Kandiah Kamalesvaran, better known as Kamahl, is the name which, for over four decades, has identified the music and the unforgettable voice of a man who is one of the most sensational recording stars in Australian history.
When he arrived in Adelaide from Malaysia as a Tamil Hindu schoolboy in the winter of 1953, after a tormented childhood under Japanese occupation, he was a black in an alien white country. A lone teenager speaking poor English, totally unfamiliar with Western music and his only skills were those on the sports fields. Shyly, he learned to sing, from pop to the classics, inspired by other great black artists such as Nat King Cole, Paul Robeson and William Warfield, all of whom he met. He survived by agility and luck, outwitting the Immigration Department and the "White Australian Policy", which wanted him deported. Kamahl was protected mainly with the loyalty of his mentor and friend, Rupert Murdoch and a sympathetic and understanding Immigration Officer, Bill Schneider.
He always swam against the tide, acquiring along the way a reputation for toughness and arrogance which was a shield against the feelings of racial inferiority which have haunted him throughout his life. He cheerfully took career gambles as few others have done, audaciously hiring the London Palladium to star himself, twice playing Carnegie Hall in New York, and arriving as an unknown in Europe in the summer of 1975 and becoming a household name by the autumn of that year with a number one hit, 'The Elephant Song' which remained there for six consecutive weeks making him an overnight sensation.
The story of his life, which took him from a child in the cow paddocks of Kuala Lumpur, Malaysia, to performing for Presidents and Royalties and to count among his friends some of the great and mighty, is one of the most extraordinary adventures in show business.... from being bombed in Malaysia to a sometimes turbulent, but enduring marriage in Australia, to making and losing a fortune, and making it again. His philanthropy along the way is legend, and for it he was made a Member of the Order of Australia and given the Centenary Medal. Following Prime Minister John Howard, Kamahl was made Father of The Year in 1998 and included in Variety's Entertainers of the Century.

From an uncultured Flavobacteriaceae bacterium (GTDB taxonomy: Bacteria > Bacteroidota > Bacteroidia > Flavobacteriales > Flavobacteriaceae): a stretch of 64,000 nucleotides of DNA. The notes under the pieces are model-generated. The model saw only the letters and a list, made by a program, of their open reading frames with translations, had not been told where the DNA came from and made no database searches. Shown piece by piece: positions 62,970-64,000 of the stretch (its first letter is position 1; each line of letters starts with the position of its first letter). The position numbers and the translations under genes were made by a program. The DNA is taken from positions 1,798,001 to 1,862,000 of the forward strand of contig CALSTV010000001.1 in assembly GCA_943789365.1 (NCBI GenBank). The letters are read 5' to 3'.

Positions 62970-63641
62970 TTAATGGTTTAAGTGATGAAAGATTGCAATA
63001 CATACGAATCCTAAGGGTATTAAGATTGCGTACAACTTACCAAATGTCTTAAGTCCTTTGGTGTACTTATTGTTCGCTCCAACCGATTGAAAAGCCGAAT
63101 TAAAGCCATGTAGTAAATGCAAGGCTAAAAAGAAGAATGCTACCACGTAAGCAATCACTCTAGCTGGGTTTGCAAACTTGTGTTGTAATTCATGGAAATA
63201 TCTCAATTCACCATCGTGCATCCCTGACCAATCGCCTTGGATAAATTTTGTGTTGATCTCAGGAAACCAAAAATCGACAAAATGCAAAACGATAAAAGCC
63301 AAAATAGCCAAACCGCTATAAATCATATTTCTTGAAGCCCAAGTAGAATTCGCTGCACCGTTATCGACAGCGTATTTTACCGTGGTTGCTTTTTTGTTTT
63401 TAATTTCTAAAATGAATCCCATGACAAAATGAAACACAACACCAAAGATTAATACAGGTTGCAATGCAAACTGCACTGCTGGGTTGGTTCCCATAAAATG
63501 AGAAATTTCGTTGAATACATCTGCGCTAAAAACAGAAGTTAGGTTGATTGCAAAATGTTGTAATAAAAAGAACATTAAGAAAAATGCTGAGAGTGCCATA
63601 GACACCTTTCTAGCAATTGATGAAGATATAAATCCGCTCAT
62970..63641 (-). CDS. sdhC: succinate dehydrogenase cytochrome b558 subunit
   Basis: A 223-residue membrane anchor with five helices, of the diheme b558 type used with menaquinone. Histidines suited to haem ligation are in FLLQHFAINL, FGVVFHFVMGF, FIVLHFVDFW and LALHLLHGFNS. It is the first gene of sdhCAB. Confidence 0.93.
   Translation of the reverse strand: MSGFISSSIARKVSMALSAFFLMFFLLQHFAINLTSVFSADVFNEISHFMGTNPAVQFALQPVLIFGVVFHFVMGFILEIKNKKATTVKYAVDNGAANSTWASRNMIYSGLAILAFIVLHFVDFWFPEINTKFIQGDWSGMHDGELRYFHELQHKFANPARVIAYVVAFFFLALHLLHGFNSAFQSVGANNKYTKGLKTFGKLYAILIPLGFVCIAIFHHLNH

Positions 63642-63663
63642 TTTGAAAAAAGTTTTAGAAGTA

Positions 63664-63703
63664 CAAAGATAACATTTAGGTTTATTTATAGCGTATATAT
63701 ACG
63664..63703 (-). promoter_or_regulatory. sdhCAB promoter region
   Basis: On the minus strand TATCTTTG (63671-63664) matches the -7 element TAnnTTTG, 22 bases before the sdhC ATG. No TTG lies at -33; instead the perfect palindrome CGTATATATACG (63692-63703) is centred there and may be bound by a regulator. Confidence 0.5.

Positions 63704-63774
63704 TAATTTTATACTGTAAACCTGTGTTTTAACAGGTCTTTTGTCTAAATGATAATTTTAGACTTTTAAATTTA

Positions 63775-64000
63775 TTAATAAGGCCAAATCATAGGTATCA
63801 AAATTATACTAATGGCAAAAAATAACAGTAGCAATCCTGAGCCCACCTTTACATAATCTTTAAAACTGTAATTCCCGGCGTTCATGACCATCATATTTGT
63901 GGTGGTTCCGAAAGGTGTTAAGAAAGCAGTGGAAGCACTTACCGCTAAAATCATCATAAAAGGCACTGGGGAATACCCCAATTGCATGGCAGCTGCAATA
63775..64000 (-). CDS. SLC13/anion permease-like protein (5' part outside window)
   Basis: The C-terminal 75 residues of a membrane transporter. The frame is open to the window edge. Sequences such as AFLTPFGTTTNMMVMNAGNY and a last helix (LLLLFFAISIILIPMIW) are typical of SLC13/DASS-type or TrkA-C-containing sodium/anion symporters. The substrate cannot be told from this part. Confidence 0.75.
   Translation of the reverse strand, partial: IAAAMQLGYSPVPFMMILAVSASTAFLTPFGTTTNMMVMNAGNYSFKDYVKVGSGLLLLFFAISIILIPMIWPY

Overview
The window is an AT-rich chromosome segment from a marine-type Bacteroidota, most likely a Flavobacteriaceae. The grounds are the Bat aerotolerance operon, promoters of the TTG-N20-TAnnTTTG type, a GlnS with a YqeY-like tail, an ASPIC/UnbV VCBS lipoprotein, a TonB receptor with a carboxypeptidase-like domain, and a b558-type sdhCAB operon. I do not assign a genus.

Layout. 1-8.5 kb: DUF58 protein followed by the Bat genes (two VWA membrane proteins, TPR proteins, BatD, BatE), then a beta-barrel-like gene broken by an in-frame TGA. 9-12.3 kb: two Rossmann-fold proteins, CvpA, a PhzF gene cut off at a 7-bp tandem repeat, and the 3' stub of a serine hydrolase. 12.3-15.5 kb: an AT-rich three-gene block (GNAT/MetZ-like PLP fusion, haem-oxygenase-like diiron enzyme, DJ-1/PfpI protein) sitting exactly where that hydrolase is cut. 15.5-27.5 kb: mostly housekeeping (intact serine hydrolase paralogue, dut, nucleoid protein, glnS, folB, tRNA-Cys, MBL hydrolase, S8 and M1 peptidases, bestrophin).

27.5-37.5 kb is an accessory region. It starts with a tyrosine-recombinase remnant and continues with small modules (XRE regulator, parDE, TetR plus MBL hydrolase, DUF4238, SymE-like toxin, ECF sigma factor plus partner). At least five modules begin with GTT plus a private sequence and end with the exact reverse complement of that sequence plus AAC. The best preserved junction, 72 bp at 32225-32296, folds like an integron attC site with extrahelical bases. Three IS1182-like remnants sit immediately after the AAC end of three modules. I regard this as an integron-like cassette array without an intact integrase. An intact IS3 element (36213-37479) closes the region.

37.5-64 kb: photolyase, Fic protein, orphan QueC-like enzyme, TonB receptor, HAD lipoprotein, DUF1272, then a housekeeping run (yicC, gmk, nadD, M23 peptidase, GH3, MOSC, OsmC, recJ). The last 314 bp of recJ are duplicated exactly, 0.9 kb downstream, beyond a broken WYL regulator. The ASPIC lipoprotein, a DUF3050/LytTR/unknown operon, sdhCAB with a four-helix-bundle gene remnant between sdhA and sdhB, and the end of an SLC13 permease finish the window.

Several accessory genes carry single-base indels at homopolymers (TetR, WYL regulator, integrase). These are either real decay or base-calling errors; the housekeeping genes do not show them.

On the centenary of the birth of Sir Donald Bradman in August 2008 Kamahl paid tribute to his friend with a catchy novelty song 'I was a mate of Don Bradman' and more recently on 21 January 2009 he paid tribute to another Australian icon and a dear friend, Nancy Bird Walton, by singing for her at the State Funeral.
"I don't think anything gives me greater sense of worth and wellbeing than singing" he enthuses. "I feel good and emotionally charged when I'm singing to an audience that wants to hear what I have to share with them. That you can reach out to people and be accepted in return, is the highest reward possible in performance and life".
Above all, Kamahl is still entertaining ... and still packing them in.
Performing at the Function Centre
Thursday 3rd December. Doors Open 10.30am
Seated Show. Ages 18+
Tickets On Sale Now: $20 + $3t/f
the Function Centre, Caloundra
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